Magwegwe MP Felix Magalela Sibanda has criticised human rights and civil society organisations for failing to support his efforts to table the Gukurahundi Bill in Parliament.
Sibanda of MDC-T, was last week blocked from tabling the private member’s Bill after he was told the constitution only allowed a vice-president or minister to move the motion.
The Bill proposes a law that would force the government to compensate victims of the Gukurahundi atrocities.
Sibanda wanted the government to accept responsibility for the deaths of an estimated
20 000 people in Matabeleland and the Midlands Provinces during the 1980s disturbances. Sibanda told NewsDay that the Bill had not been abandoned. He said he would find other means of resurrecting it.
He said human rights groups did not give him the necessary support.
“I, as mover of the motion, am greatly disappointed by the deafening silence of human rights organisations, the legal fraternity and politicians who purport to represent the plight of the people whose human rights have been infringed upon,” he said.
Sibanda said his efforts were also undermined “by draconian laws that stipulate that only the elite and so called Executive have the legal authority to push forward such a Bill.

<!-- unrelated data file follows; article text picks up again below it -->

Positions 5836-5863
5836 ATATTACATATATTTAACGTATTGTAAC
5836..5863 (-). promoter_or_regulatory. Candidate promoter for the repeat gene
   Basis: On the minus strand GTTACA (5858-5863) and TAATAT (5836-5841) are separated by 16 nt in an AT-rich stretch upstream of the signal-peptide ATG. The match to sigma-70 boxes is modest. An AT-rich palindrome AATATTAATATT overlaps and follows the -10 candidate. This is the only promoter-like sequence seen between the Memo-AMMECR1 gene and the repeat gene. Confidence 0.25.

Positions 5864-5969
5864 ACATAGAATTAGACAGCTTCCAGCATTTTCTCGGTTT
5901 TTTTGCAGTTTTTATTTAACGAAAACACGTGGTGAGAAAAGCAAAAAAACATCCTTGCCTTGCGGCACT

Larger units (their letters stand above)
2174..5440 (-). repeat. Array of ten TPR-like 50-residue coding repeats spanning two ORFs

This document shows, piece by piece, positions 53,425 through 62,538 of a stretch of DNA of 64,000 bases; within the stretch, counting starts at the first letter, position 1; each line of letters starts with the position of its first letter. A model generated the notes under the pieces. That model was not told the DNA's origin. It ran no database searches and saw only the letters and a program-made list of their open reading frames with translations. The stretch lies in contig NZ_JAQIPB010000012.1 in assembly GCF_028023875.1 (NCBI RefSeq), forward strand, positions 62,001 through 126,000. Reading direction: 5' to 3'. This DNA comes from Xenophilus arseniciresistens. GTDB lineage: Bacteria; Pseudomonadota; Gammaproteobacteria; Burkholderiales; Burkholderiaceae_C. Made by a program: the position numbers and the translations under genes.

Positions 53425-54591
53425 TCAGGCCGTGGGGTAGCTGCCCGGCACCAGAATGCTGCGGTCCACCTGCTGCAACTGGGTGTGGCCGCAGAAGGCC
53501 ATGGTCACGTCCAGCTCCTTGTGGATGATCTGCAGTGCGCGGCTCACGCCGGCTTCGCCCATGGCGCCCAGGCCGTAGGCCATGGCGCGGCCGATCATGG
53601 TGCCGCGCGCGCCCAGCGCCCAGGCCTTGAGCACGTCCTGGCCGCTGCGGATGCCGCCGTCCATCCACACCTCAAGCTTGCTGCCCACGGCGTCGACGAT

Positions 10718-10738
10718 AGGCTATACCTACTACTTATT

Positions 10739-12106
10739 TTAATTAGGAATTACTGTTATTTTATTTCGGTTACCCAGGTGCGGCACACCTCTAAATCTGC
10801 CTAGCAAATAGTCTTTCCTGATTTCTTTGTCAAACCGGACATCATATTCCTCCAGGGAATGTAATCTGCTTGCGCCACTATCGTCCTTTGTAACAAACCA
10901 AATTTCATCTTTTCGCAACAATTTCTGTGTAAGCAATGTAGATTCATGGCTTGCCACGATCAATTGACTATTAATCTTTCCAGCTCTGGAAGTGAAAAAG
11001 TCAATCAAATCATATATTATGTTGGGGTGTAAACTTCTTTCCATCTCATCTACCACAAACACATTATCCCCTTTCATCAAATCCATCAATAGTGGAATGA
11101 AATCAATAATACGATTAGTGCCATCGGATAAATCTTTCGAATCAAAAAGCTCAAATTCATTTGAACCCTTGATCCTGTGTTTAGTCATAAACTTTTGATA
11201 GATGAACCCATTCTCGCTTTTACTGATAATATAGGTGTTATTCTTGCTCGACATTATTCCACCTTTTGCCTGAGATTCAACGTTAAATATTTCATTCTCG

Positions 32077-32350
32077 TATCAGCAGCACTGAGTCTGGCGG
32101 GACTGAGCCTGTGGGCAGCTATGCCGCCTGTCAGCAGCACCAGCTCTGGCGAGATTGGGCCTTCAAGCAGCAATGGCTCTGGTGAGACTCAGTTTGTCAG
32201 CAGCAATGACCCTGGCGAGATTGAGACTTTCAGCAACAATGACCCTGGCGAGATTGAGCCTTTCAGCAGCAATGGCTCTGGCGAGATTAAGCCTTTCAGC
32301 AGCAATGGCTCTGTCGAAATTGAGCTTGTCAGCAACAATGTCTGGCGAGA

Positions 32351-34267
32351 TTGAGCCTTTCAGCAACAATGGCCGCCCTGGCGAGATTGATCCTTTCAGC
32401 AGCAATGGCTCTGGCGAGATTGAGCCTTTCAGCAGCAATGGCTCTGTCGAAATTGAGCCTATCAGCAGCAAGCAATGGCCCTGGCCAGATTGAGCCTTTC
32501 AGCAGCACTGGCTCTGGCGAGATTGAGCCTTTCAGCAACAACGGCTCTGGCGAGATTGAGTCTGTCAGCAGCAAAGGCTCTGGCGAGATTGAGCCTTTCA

“This was an opportunity for human rights stakeholders to get involved,” he said.
“Their silence is frightening. It simply states that I am a lone campaigner. Victims will continue to suffer for a long time. The silence of such stakeholders is puzzling.”
Sibanda said the current law stipulating that the Bill can only be pushed by a vice-president, minister or deputy minister protected the “elite and executive” while victims continued to suffer.
“People of Matabeleland have lost a golden chance to push for compensation because the law renders me a backbencher,” he said.
“I am regarded as unworthy to push for such a motion, but if human rights organisations, political parties and legal practitioners had backed me, we would be telling a different story.”
In 2006, then independent MP for Tsholotsho Jonathan Moyo drafted a Gukurahundi National Memorial Bill, which would have criminalised the denial of the atrocities.
The Bill was only circulated among MPs and did not reach Parliament.
Organ of National Healing, Reconciliation and Integration co-minister Moses Mzila-Ndlovu has since thrown his weight behind Sibanda’s bid.
He called on concerted efforts from Matabeleland legislators and ministers to push the Bill.